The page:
The chief technologist at Zomato says the hacker responsible for breaching his company's database agreed to destroy all copies of the stolen data and remove it from the dark web, but only after the restaurant review service agreed to start a bug bounty program.

"The hacker has been very cooperative with us. He/she wanted us to acknowledge security vulnerabilities in our system and work with the ethical hacker community to plug the gaps. His/her key request was that we run a healthy bug bounty program for security researchers," wrote Gunjan Patidar in a blog post on Thursday.

The hacker, who goes by the handle "nclay," was discovered selling approximately 17 million Zomato user records, which included user IDs, names, usernames, email addresses and hashed passwords. The company reset the passwords for all affected users and logged them out of both its app and website.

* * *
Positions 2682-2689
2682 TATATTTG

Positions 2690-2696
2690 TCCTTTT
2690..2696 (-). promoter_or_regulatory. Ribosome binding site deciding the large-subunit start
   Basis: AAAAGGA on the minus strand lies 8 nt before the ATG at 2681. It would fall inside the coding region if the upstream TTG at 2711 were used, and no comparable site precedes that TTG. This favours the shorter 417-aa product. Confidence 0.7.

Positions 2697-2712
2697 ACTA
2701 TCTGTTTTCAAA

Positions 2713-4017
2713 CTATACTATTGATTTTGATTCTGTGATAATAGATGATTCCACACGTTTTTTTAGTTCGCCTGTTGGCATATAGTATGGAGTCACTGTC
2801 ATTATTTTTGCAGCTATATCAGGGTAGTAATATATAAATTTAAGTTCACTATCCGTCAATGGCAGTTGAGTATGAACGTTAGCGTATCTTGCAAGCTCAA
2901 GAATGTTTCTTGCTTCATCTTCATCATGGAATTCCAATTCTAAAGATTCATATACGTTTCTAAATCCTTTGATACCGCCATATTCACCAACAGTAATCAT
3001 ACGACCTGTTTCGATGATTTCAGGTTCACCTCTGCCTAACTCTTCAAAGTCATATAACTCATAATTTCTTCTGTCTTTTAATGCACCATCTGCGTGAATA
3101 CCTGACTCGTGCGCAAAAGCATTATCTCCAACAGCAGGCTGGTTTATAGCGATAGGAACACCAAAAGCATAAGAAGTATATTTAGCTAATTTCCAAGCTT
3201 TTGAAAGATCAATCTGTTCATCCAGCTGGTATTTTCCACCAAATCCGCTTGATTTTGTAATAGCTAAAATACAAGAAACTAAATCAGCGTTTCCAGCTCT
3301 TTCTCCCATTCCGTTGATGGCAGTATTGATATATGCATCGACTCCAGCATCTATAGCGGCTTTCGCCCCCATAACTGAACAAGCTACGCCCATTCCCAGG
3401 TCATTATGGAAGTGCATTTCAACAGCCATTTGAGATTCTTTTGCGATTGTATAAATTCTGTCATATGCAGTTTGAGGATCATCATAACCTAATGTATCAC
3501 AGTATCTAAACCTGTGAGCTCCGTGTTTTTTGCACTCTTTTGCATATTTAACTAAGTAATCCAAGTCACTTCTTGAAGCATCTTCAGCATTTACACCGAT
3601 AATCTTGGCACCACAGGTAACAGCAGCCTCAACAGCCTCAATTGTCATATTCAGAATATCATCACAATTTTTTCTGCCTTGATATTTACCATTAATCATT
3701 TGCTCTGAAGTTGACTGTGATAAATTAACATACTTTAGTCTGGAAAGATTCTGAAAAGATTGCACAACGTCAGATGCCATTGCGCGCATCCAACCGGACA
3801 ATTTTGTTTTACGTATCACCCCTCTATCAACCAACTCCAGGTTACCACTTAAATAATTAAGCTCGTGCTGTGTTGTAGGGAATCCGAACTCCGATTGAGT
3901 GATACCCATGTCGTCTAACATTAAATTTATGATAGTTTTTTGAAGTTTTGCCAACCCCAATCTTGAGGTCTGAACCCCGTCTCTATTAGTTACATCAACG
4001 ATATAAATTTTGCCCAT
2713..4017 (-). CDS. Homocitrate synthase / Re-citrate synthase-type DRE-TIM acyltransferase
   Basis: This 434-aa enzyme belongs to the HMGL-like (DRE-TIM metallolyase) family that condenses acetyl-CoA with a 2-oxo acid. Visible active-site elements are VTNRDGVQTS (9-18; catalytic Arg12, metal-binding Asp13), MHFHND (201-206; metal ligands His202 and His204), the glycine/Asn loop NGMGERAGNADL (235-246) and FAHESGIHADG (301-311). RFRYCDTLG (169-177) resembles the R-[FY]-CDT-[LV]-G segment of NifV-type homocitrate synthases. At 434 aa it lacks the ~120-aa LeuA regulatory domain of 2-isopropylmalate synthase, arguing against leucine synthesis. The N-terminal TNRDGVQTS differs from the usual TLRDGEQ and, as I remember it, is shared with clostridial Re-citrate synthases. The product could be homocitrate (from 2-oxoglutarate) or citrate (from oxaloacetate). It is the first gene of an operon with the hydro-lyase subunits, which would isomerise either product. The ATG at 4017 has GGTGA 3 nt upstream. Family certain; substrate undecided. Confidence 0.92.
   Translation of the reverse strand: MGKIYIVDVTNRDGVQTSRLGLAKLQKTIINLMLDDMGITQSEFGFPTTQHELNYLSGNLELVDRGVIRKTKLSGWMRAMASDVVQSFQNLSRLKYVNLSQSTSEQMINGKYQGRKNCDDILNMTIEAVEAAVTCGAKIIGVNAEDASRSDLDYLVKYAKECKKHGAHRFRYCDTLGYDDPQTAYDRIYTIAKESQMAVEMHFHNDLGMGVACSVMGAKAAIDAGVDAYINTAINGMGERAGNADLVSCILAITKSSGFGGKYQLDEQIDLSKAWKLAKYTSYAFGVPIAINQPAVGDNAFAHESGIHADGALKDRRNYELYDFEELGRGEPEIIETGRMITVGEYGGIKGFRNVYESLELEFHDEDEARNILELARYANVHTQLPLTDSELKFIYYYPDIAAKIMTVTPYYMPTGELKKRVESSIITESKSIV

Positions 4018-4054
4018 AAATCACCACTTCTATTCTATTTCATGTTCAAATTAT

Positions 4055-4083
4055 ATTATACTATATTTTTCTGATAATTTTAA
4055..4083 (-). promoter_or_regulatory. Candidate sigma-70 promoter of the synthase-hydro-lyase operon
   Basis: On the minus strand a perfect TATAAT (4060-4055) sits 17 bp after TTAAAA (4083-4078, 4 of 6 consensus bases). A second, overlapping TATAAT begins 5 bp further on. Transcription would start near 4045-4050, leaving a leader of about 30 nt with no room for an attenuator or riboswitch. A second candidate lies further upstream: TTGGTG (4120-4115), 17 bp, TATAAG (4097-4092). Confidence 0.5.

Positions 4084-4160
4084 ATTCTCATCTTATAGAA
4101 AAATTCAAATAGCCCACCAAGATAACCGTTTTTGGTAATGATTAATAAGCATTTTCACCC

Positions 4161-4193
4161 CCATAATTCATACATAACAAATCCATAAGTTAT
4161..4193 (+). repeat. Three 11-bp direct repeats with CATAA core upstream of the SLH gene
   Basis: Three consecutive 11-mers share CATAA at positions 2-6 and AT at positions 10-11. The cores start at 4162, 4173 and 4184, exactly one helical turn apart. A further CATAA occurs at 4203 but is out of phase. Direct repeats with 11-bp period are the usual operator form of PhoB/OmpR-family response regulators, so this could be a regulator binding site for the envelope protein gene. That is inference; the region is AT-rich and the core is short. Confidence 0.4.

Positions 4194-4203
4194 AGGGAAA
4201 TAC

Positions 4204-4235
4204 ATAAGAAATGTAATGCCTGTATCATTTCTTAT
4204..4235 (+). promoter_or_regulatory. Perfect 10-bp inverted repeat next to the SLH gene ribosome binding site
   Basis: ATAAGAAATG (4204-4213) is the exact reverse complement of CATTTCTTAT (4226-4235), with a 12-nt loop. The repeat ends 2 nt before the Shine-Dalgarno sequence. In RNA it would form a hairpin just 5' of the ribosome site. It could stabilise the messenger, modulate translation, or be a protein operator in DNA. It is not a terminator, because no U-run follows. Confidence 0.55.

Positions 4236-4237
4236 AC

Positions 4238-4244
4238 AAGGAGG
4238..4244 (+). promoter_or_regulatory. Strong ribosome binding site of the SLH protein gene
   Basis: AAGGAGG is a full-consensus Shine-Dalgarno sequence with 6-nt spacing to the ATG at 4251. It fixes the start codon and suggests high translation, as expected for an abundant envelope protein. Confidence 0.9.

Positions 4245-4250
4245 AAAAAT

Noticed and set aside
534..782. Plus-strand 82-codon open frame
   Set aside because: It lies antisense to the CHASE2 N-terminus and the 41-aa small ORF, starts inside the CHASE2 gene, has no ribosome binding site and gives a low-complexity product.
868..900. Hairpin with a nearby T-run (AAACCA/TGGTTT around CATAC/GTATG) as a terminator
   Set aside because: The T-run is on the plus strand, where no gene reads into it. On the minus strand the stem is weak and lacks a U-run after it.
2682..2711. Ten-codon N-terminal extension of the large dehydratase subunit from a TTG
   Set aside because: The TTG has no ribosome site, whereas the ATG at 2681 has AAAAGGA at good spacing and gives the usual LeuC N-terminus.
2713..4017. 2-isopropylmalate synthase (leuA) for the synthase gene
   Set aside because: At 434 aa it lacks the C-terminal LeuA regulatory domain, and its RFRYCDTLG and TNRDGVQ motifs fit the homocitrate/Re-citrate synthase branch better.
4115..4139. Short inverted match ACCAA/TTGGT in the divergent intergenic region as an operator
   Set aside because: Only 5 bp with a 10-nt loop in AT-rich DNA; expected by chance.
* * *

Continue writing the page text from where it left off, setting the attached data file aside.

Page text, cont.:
HackerOne will run the vulnerability disclosure program, wrote Patidar, noting that the hacker has already removed the link to the dark web marketplace that was selling the data. Patidar did not mention any kind of monetary compensation or ransom payment going to the hacker, who according to Zomato will provide details into how he breached the company.